Robust Speech Recognition

Implementation
Recognition under observation uncertainty
Statistical Speech Processing
Blind Source Separation
Audiovisual Speech Recognition


Implementation

JASPER is based on a token passing architecture, using hidden Markov models with Gaussian mixture models (GMMs) as output distributions.

For audiovisual recognition, we are using coupled HMMs. This allows us to compensate asynchronies of audio- and video stream. These can arise, for example, because speakers tend to bring articulators into the right position before starting to enunciate, so that video features are often ahead of audio features by up to 120ms.

The JASPER system is also equipped for Recognition under observation uncertainty. This allows to weigh the contributions of the different feature components in both streams in accordance with the distortions present in the channels. In this way, the most reliable features at each given time have the strongest influence in the search for the best recognition result.

The JASPER offspring CASPER utilizes massively parallel graphics processor units (GPUs), typically equipped with a few hundred streaming processors, to compute the GMM output probabilities efficiently with the help of CUDA. This lets audiovisual recognition perform in real time, also when using observation uncertainties:  Interspeech2010.pdf.

Recognition under observation uncertainty

To recognize speech reliably in noisy or reverberant environments, it is important that the acoustic distortions are modeled as precisely as possible, which we achieve with the help of multichannel information and by analyzing the spectro-temporal evolution of the microphone signal(s).

The distortion model is used firstly to improve the audio signal quality itself (Statistical Speech Processing). Despite this quality enhancement, residual errors remain in the signal, and, depending on the speech processing techniques, some new artifacts may be introduced.

To obtain the best possible speech recognition results despite the sub-optimal signal quality, we transmit an estimate of the remaining errors to the recognition engine. This allows the recognizer to lay more focus on the more reliable components of the signal, and to reduce the influence of distorted components accordingly.

Several algorithms for realizing such a tight coupling between speech processing and speech recognition are described in Chapter_UncertaintyOfObservation.pdf (in: „Robust Speech Recognition of Uncertain or Missing Data - Theory and Applications“, Springer Verlag, July 2011).

Statistical Speech Processing

Many statistical speech processing methods that have been developed primarily for human listeners at the Institute of Communication Acoustics are important for achieving greater robustness in automatic speech recognition.

Examples are

Blind Source Separation

When multiple talkers are speaking simultaneously, blind source separation can be used to segregate their speech signals.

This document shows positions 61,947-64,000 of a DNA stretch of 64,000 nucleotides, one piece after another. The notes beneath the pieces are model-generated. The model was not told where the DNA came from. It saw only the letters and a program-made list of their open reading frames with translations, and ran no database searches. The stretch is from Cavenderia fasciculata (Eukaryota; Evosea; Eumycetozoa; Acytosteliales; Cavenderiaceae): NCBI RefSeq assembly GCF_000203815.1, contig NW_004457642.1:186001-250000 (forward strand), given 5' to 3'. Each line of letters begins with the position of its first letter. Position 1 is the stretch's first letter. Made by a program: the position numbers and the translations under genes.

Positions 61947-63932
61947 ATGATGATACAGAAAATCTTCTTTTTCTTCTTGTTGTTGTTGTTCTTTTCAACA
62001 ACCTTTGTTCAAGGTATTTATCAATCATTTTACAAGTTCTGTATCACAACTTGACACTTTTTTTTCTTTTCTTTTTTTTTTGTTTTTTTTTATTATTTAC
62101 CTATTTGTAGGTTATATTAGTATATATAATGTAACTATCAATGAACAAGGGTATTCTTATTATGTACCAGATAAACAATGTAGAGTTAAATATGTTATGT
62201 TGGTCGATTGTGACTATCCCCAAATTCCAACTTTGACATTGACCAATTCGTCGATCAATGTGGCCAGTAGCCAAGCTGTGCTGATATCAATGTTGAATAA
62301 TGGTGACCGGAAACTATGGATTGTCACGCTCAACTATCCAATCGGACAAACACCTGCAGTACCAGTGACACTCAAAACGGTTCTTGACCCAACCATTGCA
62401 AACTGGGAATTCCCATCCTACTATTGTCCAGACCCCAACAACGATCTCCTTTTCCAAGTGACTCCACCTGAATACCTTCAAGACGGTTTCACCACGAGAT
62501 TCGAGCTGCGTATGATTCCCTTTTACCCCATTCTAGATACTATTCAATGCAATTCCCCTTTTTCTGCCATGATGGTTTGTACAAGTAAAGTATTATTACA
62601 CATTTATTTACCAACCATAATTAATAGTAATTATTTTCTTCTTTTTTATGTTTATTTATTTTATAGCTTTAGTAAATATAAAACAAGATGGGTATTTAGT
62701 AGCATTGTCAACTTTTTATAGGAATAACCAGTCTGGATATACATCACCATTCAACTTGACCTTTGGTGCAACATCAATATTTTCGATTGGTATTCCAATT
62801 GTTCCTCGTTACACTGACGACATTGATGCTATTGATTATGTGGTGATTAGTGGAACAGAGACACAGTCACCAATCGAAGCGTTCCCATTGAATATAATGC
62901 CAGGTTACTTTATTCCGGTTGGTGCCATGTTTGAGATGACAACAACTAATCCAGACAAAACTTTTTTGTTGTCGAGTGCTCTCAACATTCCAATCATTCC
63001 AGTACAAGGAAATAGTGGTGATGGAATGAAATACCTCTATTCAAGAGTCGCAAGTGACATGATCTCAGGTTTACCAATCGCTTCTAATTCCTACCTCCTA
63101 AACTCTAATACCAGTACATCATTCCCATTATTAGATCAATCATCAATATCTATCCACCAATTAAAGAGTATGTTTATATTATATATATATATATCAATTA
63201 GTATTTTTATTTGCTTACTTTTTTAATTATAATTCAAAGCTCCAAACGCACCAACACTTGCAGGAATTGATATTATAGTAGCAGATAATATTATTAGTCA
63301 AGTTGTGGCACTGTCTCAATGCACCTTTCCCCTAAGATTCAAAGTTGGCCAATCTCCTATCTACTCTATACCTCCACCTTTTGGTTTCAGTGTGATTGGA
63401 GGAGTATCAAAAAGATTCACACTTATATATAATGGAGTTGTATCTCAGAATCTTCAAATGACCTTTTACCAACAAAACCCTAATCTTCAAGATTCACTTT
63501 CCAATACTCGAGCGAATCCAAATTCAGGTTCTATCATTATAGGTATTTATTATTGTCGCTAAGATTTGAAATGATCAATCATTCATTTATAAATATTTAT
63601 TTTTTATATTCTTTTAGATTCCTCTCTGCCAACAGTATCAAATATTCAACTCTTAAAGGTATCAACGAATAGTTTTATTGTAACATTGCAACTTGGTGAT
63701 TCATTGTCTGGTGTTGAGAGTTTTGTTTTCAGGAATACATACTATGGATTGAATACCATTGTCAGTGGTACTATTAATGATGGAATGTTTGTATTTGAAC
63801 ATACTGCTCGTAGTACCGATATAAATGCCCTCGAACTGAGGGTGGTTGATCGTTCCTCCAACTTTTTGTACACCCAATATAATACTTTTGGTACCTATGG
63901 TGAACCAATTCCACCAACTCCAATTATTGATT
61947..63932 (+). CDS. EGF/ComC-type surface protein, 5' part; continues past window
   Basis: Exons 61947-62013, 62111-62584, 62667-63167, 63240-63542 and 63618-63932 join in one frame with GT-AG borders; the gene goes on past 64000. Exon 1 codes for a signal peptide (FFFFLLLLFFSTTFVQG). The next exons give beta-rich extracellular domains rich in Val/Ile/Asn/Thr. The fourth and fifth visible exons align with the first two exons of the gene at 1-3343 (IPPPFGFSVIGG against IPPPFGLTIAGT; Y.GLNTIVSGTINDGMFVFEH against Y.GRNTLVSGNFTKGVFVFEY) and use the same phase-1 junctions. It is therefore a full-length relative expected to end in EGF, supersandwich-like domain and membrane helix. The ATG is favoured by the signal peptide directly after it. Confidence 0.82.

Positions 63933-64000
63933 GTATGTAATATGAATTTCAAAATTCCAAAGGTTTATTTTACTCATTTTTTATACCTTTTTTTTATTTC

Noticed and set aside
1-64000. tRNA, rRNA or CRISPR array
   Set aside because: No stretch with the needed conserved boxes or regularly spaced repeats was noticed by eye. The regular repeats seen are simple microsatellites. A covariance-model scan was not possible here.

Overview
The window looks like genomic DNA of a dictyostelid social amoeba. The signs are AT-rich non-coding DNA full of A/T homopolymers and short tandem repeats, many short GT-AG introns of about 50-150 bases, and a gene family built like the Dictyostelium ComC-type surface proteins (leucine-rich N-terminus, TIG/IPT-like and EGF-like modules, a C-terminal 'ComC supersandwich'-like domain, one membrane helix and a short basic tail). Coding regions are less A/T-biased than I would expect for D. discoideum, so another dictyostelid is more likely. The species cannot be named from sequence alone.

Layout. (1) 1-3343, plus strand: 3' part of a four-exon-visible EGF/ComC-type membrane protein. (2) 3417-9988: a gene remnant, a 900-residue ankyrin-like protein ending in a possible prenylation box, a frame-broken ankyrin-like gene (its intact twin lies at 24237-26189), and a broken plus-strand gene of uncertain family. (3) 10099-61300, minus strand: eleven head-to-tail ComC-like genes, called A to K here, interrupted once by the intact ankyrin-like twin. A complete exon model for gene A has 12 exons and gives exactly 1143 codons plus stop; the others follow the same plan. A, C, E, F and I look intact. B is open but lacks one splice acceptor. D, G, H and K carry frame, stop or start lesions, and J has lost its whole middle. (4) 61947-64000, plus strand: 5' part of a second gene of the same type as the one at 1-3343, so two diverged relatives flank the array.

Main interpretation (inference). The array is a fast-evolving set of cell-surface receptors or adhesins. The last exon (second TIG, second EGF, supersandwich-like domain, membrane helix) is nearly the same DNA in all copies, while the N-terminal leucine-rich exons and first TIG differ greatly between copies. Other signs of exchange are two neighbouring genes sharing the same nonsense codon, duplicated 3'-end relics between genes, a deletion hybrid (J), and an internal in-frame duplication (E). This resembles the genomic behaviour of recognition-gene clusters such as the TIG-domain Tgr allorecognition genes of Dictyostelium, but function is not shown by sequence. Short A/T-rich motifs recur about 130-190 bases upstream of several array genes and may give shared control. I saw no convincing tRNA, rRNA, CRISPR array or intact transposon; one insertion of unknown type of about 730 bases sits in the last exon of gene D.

For this purpose, multiple microphone signals are recorded synchronously. These can be interpreted as weighted sums of all speech signals, each of which is convolved with the respective room transfer function. By assuming all sources to be statistically independent, it is often possible to infer the relevant characteristics of these room transfer functions, and to use this knowledge for obtaining estimates of all isolated speaker signals.

The quality of the separation depends on the relative positions of speakers and microphones, on possible background noise and on the reverberation time of the room. In anechoic chambers, best results are obtained:

Mixture 1 Mixture 2
Separation Result 1 Separation Result 2

while the separation in more realistic conditions, as e.g. in a driving car:

Mixture 3 Mixture 4
Separation Result 3 Separation Result 4

are the subject of ongoing work.

Details, also on coupling source separation and speech recognition, are described in Chapter_ICA.pdf (in: „Robust Speech Recognition of Uncertain or or Missing Data - Theory and Applications“, Springer Verlag, July 2011).

Audiovisual Speech Recognition

The audiovisual speech recognizer JASPER (Java Audiovisual SPEech Recognizer) and its real-time extension CASPER (CUDA Audiovisual SPEech Recognizer) are based on coupled HMMs in an efficient token passing implementation. Compared to single-modality speech recognition, we can often cut the error rate in half relative to the better of the two modalities. Still, even under the strongest acoustic distortions, the error rate never drops beneath that of lip-reading only, making the system attractive for high-distortion environments such as those seen at public transportation ticketing or ATM machines.

For current work, we are using the GRID-corpus, consisting of sentences in a simple command language, which has been made available by Jon Barker, Martin Cooke, Stuart Cunningham and Xu Shao: http://www.dcs.shef.ac.uk/spandh/gridcorpus/#credits .

The following video shows an example of audiovisual recognition with artificially distorted audio data. For this purpose, white noise was added to the speech signal at 10dB SNR:

Video-Beispiel (WMV, 366,3 KB)

The resulting audiovisual recognition rate reaches 81.1% here, compared to 57.5% using only the audio channel. For clean audio data, the system achieves 99.7% word accuracy on the Grid corpus.